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Exterior Painting and Preparation


Understanding the materials

One of the problems with the exterior painting process is to overlook the importance of the primer and paint specifications. For each substrate paint manufacturers expend millions of dollars every year in experiments trying to improve the properties of their products according to the diversity of substrates. This is science, and we as professional painters, must respect it and read the data sheets and specs for all new products to make sure we understand their purposes, limitations, and applications.


Sanding and scraping




Woodwork Preparation

  • We must ensure the surface is healthy, sound, clean, and free from grease, dust, moss, mold, and mildew. Fill in cracks, holes, and opened joins with the appropriate exterior fillers. ​Applying a compatible caulk and primer lays the ground for a great finish work.

  • For exterior bare wood sufrace: 

    • Lightly sand the surface to improve the primer adhesion. In environments where rotting wood, and fungi are likely to occur, treat with exterior wood preservative before priming. Then, apply a full coat of oil/alkyd or a sealant acrylic-based primer. Applying the appropriate primer for each situation clearly shows the difference between a washed-out color with visible stains from a bright and durable finish. Wood, especially cedar, holds chemicals, some of which flow to the surface and right through several coats of exterior paint.

    • A topcoat on bare wood siding can cause cedar bleed as tree tannins escape the wood. In addition, escaping moisture is liable to cause a finish paint to peel from most types of wood in a relatively short time if a primer is not applied first.

    • The role of primer is to act as an intermediary between the wood substrate and the topcoat. It should seal, hide, and bind wood fibers to make the surface more uniform. This allows the paint to adhere more tightly to the substrates. All primers are made to penetrate and bond but some can do more, such as hide colors of previous coatings, and block emerging stains. The type of surface and the external environment dictate which primer to use. 

    • Calcking: Siliconized, urethane, and acrylic caulks give paint jobs a smooth, pleasant look. But the benefits aren’t purely aesthetic, they tighten the joints prevent air leaks, and block water penetration. For a better outcome, this step should not be overlooked as well.





Metals Preparation

  • Knowing which type of metal you’re working with is vital since it will influence the performance characteristics of the coatings that you select for the job. There are two categories of metal—ferrous (containing iron) and non-ferrous (not containing iron). How to distinguish them? A ferrous metal is magnetic and a magnet would stick to it while on a non-ferrous metal, a magnet wouldn’t stick. Therefore, a contractor needs to identify ferrous metals because they are corrosive and will rust. Corrosion is the oxidation of a substance and steel is one of several metals susceptible to this process. Aluminum will also corrode, producing a white powder called aluminum oxide. Non-ferrous metals are generally less reactive than ferrous metals. Using a primer or painting in zinc provides protection where small areas of steel and galvanized metal are exposed by scratches, drill holes, or cut edges. Coating the metal substrate with a primer and paint will provide barrier protection by isolating the metal from the environment and the potential electrolytes. “Several good paint systems are available for covering metal substrates. If galvanized, the surface should be cleaned and primed and a good latex paint applied to the surface. One of the most common mistakes made is when there is a small amount of rust on ferrous metal, and a contractor does not use a rust inhibitor primer; However, before coating the surface, the rust should be removed by scraping the surface with a wir-brush, sanding, abrasive blasting or dissolving the rust away with acidic solutions. Traditionally the best way to handle rust is to remove it down to a clean metallic surface, however, if this is not possible then scrape or wire-brush the metal down to a sound-rusted surface and apply a rust-inhibiting primer which will soak into the rust retarding oxidation. Primers are designed to protect the metals and provide a base for the finish coat. The finish coat protects the metal from moisture migration as it also provides some aesthetic appeal. But no coating can completely protect against water vapor, so the function of a rust-inhibiting primer is to absorb and tie up the water vapor as it comes through the coating, thus preventing rust-forming reactions with the metal.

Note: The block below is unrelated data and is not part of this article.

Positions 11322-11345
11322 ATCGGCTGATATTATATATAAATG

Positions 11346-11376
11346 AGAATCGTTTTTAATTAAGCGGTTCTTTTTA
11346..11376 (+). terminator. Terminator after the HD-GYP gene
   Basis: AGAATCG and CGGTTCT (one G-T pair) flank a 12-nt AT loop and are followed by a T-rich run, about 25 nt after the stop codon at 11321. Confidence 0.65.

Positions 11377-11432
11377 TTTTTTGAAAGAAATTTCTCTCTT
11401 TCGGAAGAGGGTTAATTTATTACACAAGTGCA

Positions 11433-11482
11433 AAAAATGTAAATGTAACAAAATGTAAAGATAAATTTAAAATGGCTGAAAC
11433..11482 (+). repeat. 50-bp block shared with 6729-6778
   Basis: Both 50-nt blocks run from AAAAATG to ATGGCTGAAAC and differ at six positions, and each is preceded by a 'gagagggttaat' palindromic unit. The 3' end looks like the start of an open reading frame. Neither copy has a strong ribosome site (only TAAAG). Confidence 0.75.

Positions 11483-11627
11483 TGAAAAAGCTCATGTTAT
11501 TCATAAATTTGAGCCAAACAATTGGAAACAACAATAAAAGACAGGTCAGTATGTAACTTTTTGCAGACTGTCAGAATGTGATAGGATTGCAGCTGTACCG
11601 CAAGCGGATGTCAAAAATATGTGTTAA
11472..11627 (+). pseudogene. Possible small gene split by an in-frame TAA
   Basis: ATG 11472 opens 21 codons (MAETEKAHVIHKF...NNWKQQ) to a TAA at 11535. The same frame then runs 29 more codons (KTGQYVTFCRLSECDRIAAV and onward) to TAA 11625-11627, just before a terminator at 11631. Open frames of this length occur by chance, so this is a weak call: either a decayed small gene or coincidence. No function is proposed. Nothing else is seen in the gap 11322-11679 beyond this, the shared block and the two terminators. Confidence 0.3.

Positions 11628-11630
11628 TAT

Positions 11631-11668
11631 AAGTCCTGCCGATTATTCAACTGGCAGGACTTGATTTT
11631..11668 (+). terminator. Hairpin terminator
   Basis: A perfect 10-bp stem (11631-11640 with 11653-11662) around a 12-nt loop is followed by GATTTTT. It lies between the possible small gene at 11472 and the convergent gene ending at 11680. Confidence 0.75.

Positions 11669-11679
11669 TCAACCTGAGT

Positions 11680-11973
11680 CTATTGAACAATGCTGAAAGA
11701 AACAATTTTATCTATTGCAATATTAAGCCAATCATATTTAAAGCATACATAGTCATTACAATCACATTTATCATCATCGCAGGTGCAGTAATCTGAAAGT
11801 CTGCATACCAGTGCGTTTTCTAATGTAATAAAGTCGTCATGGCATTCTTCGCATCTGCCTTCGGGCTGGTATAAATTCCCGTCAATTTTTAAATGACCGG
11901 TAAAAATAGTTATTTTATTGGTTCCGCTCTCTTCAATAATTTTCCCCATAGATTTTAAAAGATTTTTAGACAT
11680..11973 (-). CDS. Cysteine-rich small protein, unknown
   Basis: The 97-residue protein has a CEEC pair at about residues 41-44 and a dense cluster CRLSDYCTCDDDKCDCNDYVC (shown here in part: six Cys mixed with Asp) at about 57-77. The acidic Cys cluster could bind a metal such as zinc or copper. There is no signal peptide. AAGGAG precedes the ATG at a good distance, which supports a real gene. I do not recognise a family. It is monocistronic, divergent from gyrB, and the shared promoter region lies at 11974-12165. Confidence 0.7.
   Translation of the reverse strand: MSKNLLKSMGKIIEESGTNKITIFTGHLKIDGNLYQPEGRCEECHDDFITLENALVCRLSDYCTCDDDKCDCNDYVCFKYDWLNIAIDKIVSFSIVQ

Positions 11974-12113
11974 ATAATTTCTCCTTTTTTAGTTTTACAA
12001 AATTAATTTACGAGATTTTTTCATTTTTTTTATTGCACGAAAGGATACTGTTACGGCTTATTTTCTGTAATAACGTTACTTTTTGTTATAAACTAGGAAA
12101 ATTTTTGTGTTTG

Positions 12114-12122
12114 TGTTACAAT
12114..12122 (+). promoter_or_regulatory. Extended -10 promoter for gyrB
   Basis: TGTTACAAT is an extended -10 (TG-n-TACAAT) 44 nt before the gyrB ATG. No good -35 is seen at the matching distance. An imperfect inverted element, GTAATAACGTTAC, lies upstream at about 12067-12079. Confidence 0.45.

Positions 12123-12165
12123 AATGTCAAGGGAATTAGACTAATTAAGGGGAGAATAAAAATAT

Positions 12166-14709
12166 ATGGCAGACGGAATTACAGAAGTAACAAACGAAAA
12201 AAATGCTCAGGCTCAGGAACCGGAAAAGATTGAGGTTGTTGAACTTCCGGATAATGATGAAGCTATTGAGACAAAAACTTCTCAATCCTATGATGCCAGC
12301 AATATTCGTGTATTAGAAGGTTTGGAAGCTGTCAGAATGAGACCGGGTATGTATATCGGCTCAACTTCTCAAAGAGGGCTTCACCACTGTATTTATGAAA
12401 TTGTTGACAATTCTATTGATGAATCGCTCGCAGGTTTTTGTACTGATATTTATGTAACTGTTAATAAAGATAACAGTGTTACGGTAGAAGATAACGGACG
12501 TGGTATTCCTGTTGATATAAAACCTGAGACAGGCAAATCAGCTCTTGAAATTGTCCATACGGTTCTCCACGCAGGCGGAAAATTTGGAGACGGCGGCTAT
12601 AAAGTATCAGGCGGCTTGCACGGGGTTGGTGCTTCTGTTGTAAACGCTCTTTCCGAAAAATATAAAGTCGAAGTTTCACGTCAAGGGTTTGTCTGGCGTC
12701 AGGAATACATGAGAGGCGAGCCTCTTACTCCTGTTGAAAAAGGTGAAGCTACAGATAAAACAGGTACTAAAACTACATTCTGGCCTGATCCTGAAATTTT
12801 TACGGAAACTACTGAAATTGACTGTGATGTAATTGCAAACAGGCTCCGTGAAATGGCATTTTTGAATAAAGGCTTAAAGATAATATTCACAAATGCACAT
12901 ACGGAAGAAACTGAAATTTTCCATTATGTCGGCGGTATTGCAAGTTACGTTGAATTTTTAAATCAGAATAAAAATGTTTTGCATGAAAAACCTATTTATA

Masonry Preparation

  • Remove dust and dirt from the surface of the stucco. A thorough brushing of the stucco with the stiff bristles of a push broom is good enough for most of the new stucco. If the stucco has a deep texture, however, you might have to use a power washer to get the dirt out of the deepest crevices. You should apply the power wash with a low pressure to avoid damaging the stucco. 

  • Caulk hairline cracks with urethane or masonry-caulking. For larger cracks, remove the debris and use the appropriate stucco repair product to fill in the cracks. 

  • Allow the stucco to dry for several days before applying any primer or direct coating. Drying time depends on the weather, porosity, and texture of the stucco.

  • Use a brush to spot priming the areas where cracks were filled and caulking was applied.




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